(2) Since the input voltage or intermediate voltage is controlled such that the potential to ground has a value not close to zero (or the magnitude of the potential to ground has a predetermined value or more) at all positions in the DC power supply, a ground fault at any position can be reliably detected even when a ground fault occurs in the solar battery during interconnection operation.

(3) When only the intermediate voltage is controlled, and a solar battery is used as the DC power supply, the input voltage does not deviate from an optimum operating point voltage of the solar battery. Hence, the power generation efficiency of the solar battery can be kept high.

(4) When no ground fault is detected in controlling the potential to ground, it can be confirmed that a predetermined resistance value is ensured between the solar battery and the ground potential.

(5) Since ground fault detection operation is performed by controlling the potential to ground within the first predetermined time T1, a ground fault can be reliably detected within the first predetermined time T1 after the ground fault has occurred.

(6) Since the interval of control of the potential to ground is set to the second predetermined time T2 or more, electric energy loss due to a decrease in power generation efficiency of the solar battery in controlling the solar battery can be suppressed.

(7) Since the potential to ground is controlled when the input or output power has a predetermined value or less, electric energy loss due to a decrease in power generation efficiency of the solar battery in controlling the solar battery can be suppressed.

(8) Since a ground fault is detected using two or more ground fault detection levels, or a ground current detection value (zero-phase current value) corresponding to a plurality of voltage states is detected, the ground fault position and ground fault resistance value can be estimated and calculated.

(9) Since the ground fault position and ground fault resistance value, or a ground current detection value and the like corresponding to ground fault detection using the above-mentioned two or more detection levels or a plurality of voltage states are recorded on the memory, the user can efficiently take a measure after ground fault detection even when a time has elapsed from the ground fault detection, the ground fault resistance becomes high, and the ground fault position is unknown.

Furthermore, when the input and intermediate voltages are recorded on a memory, the measure after ground fault detection is efficiently performed even if a time has elapsed from the ground fault detection, and the ground fault position is unknown by which the ground resistance becomes high.

(10) When a ground fault is detected, the operation of the system interconnection inverter (utility connected inverter) is stopped, the operation is resumed after a predetermined standby time, and ground fault detection operation of controlling the potential to ground is repeated once or a plurality of number of times, thereby preventing any detection error due to external noise. In addition, when the ground fault state has been canceled can be known.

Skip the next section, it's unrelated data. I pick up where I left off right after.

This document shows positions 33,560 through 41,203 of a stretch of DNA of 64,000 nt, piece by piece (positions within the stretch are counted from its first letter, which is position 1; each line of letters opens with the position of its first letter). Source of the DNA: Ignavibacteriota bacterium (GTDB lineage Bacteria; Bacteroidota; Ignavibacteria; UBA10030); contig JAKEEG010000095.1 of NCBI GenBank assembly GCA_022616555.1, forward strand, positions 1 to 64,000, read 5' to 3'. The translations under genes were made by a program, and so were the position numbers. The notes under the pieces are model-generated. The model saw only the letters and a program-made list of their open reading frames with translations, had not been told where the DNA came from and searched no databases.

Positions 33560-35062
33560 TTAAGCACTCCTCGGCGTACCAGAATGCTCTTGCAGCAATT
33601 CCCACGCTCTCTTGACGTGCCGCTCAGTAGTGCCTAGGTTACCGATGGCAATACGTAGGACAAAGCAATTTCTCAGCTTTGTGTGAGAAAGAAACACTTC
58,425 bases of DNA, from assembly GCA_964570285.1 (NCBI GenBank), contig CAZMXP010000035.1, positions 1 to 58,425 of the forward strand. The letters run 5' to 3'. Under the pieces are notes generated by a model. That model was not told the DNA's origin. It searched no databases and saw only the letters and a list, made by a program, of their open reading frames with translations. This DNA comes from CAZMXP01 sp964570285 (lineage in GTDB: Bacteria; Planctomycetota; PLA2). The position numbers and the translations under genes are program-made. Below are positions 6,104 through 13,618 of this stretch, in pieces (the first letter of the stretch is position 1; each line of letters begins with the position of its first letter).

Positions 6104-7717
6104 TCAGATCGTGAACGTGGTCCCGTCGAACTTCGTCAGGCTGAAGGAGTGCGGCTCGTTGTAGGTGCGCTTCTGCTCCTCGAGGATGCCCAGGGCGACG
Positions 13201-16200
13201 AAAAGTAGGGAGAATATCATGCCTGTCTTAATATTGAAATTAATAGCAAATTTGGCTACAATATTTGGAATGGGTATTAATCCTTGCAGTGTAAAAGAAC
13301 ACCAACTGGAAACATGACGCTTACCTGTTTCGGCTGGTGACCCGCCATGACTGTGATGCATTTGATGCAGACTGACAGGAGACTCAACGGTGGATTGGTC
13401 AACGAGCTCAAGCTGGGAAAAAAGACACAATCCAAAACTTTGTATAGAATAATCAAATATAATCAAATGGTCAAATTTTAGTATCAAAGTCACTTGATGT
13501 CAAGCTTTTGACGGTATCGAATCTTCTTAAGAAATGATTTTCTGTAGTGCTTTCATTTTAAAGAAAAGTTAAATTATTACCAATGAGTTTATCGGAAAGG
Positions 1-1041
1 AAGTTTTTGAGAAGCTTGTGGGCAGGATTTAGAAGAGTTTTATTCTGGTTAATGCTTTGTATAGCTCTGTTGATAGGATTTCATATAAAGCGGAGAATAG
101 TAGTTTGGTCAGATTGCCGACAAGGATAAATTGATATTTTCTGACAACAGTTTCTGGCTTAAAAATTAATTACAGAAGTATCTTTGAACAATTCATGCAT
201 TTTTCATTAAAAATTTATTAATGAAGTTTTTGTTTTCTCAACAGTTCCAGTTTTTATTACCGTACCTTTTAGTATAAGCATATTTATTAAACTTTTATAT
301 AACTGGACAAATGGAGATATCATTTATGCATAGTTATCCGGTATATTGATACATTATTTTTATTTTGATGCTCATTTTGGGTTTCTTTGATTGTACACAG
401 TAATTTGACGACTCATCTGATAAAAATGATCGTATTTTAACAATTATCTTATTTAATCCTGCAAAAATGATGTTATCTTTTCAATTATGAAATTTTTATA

(11) When the DC power supply is constructed by a plurality of DC power supply units, the potentials to ground in the DC power supply are continuously distributed, and a dead region where the potential to ground becomes zero readily exists. Even in this case, a ground fault at any position in the DC power supply can be detected. In addition, which of the plurality of DC power supply units has the ground fault can be known.

(12) When the DC power supply is a solar battery, it is installed outdoors, and the insulation may be damaged due to some external reason. Additionally, the solar battery can be installed at a variety of positions, including on a rooftop and on a house side. Even in this case, if a ground fault occurs, it can be reliably detected irrespective of its position, and the position of the ground fault can be known.

As many apparently widely different embodiments of the present invention can be made without departing from the spirit and scope thereof, it is to be understood that the invention is not limited to the specific embodiments thereof except as defined in the appended claims.

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Classifications
U.S. Classification363/56.03, 361/49, 323/906
International ClassificationH02M7/5387, H02J3/38, G05F1/67, H02J7/35, H02M7/48, H02H7/122
Cooperative ClassificationY10S323/906, Y02E10/566, H02J7/0052, Y02E10/563, H02J2007/0059, H02J2007/0037, H02J2007/004, H02M1/32, H02M2001/007, H02J7/35, H02J3/383
European ClassificationH02J3/38D1, H02J7/35, H02M1/32, H02J7/00G
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Mar 4, 2008CCCertificate of correction
Jul 9, 2001ASAssignment
Owner name: CANON KABUSHIKI KAISHA, JAPAN
Free format text: ASSIGNMENT OF ASSIGNORS INTEREST;ASSIGNORS:KUROKAMI, SEIJI;MANABE, NAOKI;TAKEHARA, NOBUYOSHI;REEL/FRAME:011961/0768;SIGNING DATES FROM 20010627 TO 20010703